Ethical issues are constantly arising. One issue concerned building types, particularly regarding work overseas, and the nature of clients. The ethics of working in Iraq also prompted much debate in the RIBA council.
Charles Jencks praised Building Design for raising difficult moral issues - "If professional magazines don't do it, these difficult issues will go unexamined."
The debate was left there (March 2005), but the publication of Design Like You Give a Damn by Thames and Hudson in 2006 again raised ethical issues as central to the practice of architecture. Then during February 2008 BD again raised the issue.
According to one recent American book architecture and environmental design are among the last professional fields to develop a sustained and nuanced discussion about ethics. It claimed that though architects had responded to the symptoms, they need to investigate an alternative relational ecology whose wisdom draws from ancient and often marginalised sources.
tackled the design dilemmas particularly faced by architects working abroad.
Would you design a palace for a dictator?
Architects should first examine the motive of the client, or the nature of the regime.
issue is also relevant within the UK. Would you design a prison although
Britain imprisons far too many people?
The sale of council housing,
the end of local authority house-building, and the rise of house prices
above the rate of inflation have led to an acute shortage of housing for
people on low incomes.
Ever since the beginning of the
provision of working class housing in the mid 19th century each step forward
has been followed by a slide backwards as costs have risen.
Manifestoes published in 1997
showed how few were written by women, let alone relating to gender
The Desiring Practices project in 1995 sought to examine the role of sexuality and gender in architecture. The prolific response acted as beacons for future exploration.
Taschen's Architectural Theory of 2006 ignores the topic, and, of the 15 presumably most influential twentieth century theorists, only one, and then in partnership, is a woman.
In October 2006 The
Telegraph launched the Holding onto Childhood campaign,
for a return to 'real' food, as opposed to junk, 'real play' as opposed
to screen based entertainment, and first-hand experience of life with the
significant adults in their lives. Backing the campaign, the Archbishop of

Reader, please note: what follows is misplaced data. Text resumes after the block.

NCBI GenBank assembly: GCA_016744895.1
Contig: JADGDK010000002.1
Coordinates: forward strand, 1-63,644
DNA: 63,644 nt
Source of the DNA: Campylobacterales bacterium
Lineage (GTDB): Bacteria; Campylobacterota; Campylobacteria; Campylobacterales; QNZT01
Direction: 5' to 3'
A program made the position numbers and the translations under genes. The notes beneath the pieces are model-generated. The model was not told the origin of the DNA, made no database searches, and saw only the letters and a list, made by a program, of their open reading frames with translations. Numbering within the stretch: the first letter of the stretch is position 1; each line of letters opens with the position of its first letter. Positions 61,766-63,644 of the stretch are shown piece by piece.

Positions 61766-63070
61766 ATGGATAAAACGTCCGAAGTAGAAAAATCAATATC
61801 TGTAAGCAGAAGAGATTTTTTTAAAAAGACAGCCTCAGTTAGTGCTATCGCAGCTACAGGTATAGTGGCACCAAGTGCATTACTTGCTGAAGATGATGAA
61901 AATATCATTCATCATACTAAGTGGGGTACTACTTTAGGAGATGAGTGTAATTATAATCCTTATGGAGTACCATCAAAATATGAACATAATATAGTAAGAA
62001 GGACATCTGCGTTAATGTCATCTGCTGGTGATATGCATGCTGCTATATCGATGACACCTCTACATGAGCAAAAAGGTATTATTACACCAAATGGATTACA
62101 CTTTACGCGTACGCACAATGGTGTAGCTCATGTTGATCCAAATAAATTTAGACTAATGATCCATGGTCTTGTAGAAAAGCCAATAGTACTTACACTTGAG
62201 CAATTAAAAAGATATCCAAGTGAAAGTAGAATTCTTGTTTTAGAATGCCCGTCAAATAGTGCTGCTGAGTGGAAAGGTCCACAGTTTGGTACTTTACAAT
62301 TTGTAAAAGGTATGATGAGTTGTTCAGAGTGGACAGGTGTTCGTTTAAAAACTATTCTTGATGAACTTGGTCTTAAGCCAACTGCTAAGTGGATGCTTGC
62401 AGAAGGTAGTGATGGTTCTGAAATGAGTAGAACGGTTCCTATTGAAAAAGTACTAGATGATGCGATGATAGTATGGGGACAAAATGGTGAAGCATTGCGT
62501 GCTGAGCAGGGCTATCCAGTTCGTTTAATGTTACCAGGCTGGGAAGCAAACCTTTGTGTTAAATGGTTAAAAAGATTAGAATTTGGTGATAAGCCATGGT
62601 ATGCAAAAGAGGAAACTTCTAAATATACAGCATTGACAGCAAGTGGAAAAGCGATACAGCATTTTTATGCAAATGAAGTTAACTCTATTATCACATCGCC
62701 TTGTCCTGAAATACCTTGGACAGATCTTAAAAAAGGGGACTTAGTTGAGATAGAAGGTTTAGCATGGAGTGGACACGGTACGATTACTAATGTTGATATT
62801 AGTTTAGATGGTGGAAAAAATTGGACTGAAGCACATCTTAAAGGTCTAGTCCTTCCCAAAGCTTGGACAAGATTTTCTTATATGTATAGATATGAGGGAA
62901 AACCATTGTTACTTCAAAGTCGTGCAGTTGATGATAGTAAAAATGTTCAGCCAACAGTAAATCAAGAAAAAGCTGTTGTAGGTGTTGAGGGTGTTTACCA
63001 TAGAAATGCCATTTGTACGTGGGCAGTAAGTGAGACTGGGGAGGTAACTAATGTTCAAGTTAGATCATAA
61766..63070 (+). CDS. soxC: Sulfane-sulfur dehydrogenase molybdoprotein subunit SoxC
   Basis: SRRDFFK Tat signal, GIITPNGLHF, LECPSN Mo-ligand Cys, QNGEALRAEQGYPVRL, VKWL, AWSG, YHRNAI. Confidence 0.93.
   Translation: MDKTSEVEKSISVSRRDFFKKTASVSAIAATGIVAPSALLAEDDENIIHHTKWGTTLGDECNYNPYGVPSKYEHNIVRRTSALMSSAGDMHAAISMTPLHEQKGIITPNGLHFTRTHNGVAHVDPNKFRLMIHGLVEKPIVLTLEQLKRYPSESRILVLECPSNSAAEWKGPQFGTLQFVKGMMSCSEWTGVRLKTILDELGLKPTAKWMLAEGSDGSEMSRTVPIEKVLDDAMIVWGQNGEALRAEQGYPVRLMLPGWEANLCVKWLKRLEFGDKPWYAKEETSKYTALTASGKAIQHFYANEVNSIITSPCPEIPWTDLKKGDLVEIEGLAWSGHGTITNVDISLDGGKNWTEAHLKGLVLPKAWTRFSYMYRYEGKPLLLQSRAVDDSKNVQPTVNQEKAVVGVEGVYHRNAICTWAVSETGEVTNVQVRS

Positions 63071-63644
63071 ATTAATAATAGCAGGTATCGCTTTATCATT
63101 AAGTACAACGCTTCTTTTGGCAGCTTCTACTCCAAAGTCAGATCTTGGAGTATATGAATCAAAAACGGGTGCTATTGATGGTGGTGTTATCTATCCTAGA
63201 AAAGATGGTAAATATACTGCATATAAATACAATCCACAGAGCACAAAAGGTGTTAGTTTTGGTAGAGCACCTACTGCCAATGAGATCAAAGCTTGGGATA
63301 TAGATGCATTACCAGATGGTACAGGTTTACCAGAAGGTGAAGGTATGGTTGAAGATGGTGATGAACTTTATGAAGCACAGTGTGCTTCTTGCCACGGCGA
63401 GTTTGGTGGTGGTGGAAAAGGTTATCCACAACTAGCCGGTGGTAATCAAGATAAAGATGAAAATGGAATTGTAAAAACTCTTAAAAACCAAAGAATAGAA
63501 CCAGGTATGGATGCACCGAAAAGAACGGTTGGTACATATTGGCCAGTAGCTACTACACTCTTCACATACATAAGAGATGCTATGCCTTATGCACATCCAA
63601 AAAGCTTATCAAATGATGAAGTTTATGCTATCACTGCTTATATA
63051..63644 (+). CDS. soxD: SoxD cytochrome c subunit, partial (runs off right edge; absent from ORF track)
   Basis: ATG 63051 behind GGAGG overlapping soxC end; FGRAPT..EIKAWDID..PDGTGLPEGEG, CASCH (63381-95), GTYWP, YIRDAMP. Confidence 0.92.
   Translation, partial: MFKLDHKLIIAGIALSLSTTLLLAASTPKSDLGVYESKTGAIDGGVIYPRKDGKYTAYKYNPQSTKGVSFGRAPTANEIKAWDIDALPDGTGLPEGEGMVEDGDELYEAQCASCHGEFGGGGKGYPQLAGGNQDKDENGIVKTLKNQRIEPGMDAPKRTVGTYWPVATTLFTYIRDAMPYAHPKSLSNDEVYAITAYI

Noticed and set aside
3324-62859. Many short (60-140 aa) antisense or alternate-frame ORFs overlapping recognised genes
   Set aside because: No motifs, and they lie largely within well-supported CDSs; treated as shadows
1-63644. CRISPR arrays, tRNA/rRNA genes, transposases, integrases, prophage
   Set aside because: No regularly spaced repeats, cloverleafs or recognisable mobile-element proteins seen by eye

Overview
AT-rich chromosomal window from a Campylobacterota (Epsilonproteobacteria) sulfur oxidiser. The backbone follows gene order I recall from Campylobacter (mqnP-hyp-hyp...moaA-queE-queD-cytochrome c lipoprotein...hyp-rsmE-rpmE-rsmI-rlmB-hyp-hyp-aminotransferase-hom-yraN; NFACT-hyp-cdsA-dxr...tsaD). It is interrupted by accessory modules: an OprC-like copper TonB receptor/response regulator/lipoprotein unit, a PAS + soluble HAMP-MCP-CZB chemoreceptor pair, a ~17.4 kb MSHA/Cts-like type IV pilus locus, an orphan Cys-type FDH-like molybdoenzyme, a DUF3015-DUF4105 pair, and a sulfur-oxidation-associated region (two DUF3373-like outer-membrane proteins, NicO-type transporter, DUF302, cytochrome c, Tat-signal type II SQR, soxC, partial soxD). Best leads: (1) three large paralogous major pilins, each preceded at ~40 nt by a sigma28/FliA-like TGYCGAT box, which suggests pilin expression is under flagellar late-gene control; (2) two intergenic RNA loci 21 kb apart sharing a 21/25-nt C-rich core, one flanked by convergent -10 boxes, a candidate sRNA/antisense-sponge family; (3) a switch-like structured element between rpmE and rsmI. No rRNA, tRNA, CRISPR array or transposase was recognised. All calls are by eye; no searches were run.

Canterbury called for a ban on advertising aimed at under 12s.
A stimulating built environment must be part of
this approach, for all aspects of life, and from the nursery upwards.
Back in July 2002 a new government policy document on social exclusion, entitled People and Places, was launched.
It said that contemporary buildings were a vital part of everyone's cultural heritage, but that many people, such as those with disabilities, the unemployed, and those living in communities which suffer from deprivation, were prevented from fully connecting with their surroundings.
Since then riots in Paris, the alienation of young British Muslims and the rioting in English cities in the August 2011 has widened the issues.
However the issue of
became popular with the London Olympics in 2012, when the subject was
Several universities run
courses on the architectural side of Third World development, but few become
involved in this.
In 2006 Cameron Sinclair, co-founder of Architecture for Humanity was nominated for Designer of the Year.
At the same time Design Like You Give a Damn was published as a compendium of innovative projects showing how architects from the west can improve the lives of the 1 in 7 people who live in refugee camps and slums.
The book is also a call to action to all architects committed to building a better world.
Volume 2 followed in 2012.
The need to act now to
mitigate the effects of global warming seems finally to have been
acknowledged. But it has taken the publication of the Stern Review, by the
former chief economist of the World Bank, of the devastating economic (as
opposed to ecological) effects to do so.
The ancient Greeks believed
there was an intellectual link between what was good morally and what was
good aesthetically; for which they coined the term
Is style an ethical choice?
This is a question about ethics even if the answer is "no."
Should sustainable buildings be in a "green" style, or can there be sustainable neo-Georgian houses?
Not only was the Victorian battle of the styles about ethics, so too was the Modern Movement.
Why "Christian" and why not "Humanist" or "Islamic"?
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